Climate & Agriculture

A large agricultural area

Following the drought and famine of 1985, outsiders were left with images of Ethiopia as a dry and barren place. But nothing could be further from the truth.

Children in a Teff farmThough some areas do experience erratic rainfall, the central plateau region of the country supports a huge population with one of the largest areas of fertile land in east Africa.

For the local market, farmers typically grow root vegetables, teff (a grain-producing grass), millet, maize, wheat, sorghum and beans. Many small-holders also grow coffee as a cash crop, particularly in the central and southern Oromia regions.

Livestock rearing is also a common farming activity, with some meat and skins from goats and sheep exported.

Coffee is Ethiopia’s main agricultural export, followed by sesame seeds and vegetables.

Improving yields

Farming methods in Ethiopia remain basic. Despite the country’s many rivers and lakes, only around four percent of land is irrigated. Investment in farming and the supply of better seeds and fertiliser could lead to a significant increase in crop yields.

A super food

Teff (used to make Ethiopia's staple food of injera) could be described as a 'super grain'. Gram for gram, it contains more fibre-rich bran and nutritious germ than any other grain, with especially high amounts of iron, thiamin and calcium. Due to its great nutritional value, farmers are being encouraged to grow teff in other parts of Africa.

Over the past few years, the Ethiopian government and other agencies, such as the World Food Programme (WFP), have been running ‘hunger-relief’ programmes in certain parts of the country. These provide farmers with additional seeds and help to convert wasteland into productive areas.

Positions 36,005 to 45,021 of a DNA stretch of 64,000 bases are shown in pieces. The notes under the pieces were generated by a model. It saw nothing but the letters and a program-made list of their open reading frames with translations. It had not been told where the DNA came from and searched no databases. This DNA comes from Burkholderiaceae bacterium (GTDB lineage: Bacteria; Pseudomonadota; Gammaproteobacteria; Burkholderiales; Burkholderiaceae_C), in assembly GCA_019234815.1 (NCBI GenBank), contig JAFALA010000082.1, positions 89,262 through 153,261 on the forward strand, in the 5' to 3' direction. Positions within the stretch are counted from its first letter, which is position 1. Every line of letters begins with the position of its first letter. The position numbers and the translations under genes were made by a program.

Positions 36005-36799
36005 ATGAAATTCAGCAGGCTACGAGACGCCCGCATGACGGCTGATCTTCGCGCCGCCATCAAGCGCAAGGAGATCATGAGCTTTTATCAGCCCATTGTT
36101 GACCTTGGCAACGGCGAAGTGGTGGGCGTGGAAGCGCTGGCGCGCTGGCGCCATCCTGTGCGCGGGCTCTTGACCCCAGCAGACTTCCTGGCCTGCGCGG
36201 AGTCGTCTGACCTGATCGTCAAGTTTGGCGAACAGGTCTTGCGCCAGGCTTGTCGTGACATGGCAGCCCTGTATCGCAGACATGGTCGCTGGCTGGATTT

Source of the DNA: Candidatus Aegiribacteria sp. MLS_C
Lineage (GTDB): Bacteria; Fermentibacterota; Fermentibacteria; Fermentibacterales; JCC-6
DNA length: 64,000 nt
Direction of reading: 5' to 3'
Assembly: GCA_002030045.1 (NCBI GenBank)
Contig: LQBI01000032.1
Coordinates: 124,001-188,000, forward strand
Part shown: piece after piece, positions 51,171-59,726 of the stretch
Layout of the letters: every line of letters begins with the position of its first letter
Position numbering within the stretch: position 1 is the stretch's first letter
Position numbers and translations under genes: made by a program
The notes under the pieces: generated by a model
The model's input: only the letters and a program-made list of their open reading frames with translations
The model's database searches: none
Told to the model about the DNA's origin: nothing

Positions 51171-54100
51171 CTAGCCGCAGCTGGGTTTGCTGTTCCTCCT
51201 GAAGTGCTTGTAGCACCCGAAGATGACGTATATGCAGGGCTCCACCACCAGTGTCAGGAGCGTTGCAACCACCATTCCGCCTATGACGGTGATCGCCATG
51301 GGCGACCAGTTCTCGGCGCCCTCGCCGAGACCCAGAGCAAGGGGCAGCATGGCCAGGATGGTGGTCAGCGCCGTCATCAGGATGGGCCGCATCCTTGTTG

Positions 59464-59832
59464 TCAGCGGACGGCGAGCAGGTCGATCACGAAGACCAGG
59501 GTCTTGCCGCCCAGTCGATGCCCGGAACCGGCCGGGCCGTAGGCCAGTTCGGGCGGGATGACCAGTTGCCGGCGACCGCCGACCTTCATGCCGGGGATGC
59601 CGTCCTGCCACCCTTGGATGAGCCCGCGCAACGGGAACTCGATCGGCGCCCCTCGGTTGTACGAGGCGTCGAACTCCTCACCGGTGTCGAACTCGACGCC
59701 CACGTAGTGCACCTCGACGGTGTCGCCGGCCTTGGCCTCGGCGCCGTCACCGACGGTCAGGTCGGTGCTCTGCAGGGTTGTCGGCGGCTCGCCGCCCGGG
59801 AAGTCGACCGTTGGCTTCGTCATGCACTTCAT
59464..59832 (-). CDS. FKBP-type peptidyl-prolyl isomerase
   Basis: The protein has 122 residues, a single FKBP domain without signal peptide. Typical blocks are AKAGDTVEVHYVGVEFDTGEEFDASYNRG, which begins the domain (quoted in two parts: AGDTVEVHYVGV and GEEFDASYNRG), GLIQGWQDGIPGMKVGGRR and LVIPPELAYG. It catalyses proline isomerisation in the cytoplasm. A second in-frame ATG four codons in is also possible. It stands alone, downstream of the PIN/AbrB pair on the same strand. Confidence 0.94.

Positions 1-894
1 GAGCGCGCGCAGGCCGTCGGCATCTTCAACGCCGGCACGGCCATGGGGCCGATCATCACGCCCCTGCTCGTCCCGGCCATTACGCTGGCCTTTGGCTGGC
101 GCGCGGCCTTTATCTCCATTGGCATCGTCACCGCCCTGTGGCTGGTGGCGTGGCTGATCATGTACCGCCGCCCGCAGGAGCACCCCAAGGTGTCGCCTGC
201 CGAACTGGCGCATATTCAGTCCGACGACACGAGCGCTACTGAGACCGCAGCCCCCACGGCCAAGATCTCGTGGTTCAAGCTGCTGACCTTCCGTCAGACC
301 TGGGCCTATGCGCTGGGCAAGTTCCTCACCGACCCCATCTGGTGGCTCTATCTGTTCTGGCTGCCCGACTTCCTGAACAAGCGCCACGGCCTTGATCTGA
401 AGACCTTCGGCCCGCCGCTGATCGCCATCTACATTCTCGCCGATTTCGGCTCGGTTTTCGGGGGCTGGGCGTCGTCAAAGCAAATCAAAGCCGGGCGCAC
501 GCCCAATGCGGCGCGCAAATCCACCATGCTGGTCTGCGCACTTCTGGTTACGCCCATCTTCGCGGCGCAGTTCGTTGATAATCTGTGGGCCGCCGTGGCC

Highly-nutritious crops are also being promoted. For example, chickpeas are rich in protein, iron and calcium. A popular local food – around 200,000People living in semi-desert conditions tonnes of this legume are grown each year – they can also be turned into chickpea paste to feed malnourished young children.

A pleasant climate in most parts

Ethiopia’s tourist industry invites visitors with the promise of "13 months of sunshine" - see why they say 13 months in Food & Daily Life. Even during the rainy season of the highland areas (between mid-March and September), most days still see plenty of sun.

Because of their altitude, many highland regions enjoy a pleasant climate, with daytime temperatures ranging from 18– 23/24°C. Rainfall is medium to high (1000mm of rain on average), with parts of the southwest receiving over 2000mm.

A regional drought

Areas of the northeast experience a lack of rain in certain years. The failure of rains in this region caused the drought and famine of 1985, reported by the media worldwide.

However, the climate across Ethiopia does vary. Some parts around the country’s edges are hot and dry. The Danakil Desert region in the northeast is known as one of the hottest places on earth; temperatures here can reach over 50°C.

And in the south east of Ethiopia, the Ogaden region bordering with Somalia has semi-desert conditions.